Mr. Grau opened this panel discussion with an informal poll of participants on their level of advocacy or political/legislative activity at the local, state and national levels, emphasizing that it’s important for pharmacists to get their message out to legislators. He noted that pharmacy’s adversaries are a consistent presence on Capitol Hill, sending a message that is most likely not pro-independent pharmacy, so pharmacies need to represent their interests—and those of their patients—to legislators. He discussed what a successful legislative strategy entails, namely leadership, bipartisan, bicameral, and grassroots strategies. The Congressional district director and health legislative aide are the targets, he explained, because they have the ear of the Congressman or Congresswoman.
The panelists—all experts who have participated in legislative advocacy—expanded on Mr. Grau’s observations, offering specific steps that participants can take as advocates. It’s critical to keep things simple, they noted, and one of the best ways to get the message across to legislative staff is by discussing a specific patient example rather than discussing oneself or one’s pharmacy business. The panelists also emphasized that legislative staff are accessible and like to hear from constituents, so they urged participants to call, meet with, and build a relationship with legislative staff on behalf of themselves and the patients they serve. They also reminded participants to rely on the support of the panelists’ organizations.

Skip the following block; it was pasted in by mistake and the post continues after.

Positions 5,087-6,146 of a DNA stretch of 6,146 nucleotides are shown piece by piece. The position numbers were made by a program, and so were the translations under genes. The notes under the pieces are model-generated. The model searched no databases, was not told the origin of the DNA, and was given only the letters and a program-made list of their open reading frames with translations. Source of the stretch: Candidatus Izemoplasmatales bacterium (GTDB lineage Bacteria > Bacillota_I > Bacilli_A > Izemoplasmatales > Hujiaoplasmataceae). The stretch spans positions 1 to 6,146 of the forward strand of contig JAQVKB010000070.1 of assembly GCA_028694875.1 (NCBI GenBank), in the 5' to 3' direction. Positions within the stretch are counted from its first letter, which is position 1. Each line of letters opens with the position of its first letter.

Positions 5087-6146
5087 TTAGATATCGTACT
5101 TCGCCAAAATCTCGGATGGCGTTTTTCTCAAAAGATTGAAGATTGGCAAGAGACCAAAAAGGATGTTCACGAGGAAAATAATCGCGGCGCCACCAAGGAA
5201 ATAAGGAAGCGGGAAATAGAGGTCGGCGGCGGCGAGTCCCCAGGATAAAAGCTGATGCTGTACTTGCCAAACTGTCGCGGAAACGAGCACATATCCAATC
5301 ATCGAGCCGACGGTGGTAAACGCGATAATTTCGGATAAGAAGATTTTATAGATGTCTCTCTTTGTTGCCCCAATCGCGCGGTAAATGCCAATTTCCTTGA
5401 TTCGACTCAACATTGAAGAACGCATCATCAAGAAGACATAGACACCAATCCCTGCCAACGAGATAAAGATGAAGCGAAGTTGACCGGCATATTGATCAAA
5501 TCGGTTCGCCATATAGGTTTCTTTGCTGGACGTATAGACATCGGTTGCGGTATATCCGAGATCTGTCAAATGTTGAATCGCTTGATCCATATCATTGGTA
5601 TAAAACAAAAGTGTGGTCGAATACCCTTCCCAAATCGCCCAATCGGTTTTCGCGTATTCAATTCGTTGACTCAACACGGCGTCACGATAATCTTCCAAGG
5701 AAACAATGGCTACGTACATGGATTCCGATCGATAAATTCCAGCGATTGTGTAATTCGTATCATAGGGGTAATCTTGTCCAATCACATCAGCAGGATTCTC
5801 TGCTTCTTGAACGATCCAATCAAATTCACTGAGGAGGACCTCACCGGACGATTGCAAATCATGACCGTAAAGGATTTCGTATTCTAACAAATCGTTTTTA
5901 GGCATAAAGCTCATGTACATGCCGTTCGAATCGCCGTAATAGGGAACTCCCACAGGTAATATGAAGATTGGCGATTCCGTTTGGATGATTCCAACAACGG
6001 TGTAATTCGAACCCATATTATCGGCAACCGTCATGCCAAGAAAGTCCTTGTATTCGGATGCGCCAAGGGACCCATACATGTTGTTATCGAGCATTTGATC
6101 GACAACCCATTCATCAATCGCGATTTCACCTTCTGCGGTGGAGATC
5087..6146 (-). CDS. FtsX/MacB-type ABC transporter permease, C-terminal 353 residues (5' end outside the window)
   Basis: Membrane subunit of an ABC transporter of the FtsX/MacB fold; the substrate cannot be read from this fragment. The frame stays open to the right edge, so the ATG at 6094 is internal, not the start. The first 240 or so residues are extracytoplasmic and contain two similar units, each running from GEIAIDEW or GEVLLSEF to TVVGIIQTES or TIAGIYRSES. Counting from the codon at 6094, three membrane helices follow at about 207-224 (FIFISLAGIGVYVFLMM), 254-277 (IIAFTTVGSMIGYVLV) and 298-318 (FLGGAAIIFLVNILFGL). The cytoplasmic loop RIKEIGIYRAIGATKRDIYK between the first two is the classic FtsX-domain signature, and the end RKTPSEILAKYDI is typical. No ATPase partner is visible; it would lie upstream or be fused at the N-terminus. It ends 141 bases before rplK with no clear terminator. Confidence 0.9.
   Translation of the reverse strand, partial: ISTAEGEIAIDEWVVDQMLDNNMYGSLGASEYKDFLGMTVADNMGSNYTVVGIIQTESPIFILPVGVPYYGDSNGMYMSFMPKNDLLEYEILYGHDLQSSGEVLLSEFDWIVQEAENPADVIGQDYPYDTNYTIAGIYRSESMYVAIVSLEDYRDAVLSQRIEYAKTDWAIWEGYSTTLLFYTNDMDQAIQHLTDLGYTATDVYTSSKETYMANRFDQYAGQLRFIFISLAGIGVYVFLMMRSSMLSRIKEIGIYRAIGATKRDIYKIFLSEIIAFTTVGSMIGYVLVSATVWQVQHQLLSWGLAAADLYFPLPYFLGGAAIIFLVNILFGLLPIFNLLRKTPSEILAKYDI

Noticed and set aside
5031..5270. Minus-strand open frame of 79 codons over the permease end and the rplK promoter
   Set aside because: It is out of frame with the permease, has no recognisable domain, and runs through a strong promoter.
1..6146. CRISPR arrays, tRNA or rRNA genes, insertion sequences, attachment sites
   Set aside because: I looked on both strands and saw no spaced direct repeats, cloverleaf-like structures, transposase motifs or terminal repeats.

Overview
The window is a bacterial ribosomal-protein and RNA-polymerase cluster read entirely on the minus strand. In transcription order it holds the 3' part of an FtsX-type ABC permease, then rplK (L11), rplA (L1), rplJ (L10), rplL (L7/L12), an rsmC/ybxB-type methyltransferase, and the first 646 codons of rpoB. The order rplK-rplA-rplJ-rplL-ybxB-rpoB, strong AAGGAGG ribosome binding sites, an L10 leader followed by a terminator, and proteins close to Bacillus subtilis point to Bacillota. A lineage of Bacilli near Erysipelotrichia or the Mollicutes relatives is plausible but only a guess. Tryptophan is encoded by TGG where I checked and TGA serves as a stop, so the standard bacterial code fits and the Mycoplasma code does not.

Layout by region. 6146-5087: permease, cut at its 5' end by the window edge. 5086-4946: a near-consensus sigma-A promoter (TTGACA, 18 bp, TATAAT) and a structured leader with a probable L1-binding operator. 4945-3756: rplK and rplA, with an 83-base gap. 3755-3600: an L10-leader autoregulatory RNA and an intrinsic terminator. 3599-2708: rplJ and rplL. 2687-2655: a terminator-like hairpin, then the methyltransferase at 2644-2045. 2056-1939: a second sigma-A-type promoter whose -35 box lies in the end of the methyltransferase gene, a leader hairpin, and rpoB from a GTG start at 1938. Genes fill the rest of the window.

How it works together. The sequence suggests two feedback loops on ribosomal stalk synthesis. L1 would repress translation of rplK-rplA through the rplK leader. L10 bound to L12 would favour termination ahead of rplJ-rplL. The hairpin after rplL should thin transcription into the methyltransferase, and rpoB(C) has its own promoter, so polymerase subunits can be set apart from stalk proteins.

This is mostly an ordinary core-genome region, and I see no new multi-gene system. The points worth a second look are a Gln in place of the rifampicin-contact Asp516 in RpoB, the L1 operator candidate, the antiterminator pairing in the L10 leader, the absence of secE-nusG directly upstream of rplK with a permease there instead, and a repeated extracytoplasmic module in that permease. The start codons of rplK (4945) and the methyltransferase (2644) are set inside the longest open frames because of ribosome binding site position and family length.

Randy Falkenrath, Consultant to the Specialty Pharmacy Industry
Mr. Falkenrath began his session by outlining key trends impacting payors, such as a robust specialty drug pipeline and rapidly escalating costs, as well as industry consolidation and its effect on the market. He described the factors driving specialty growth and discussed payor cost and benefit controls at length, including site-of-service and provider contracting strategies. Mr. Falkenrath concluded with a discussion of network, distribution, clinical, and patient strategies that home infusion and specialty pharmacies can employ to stay competitive in the marketplace.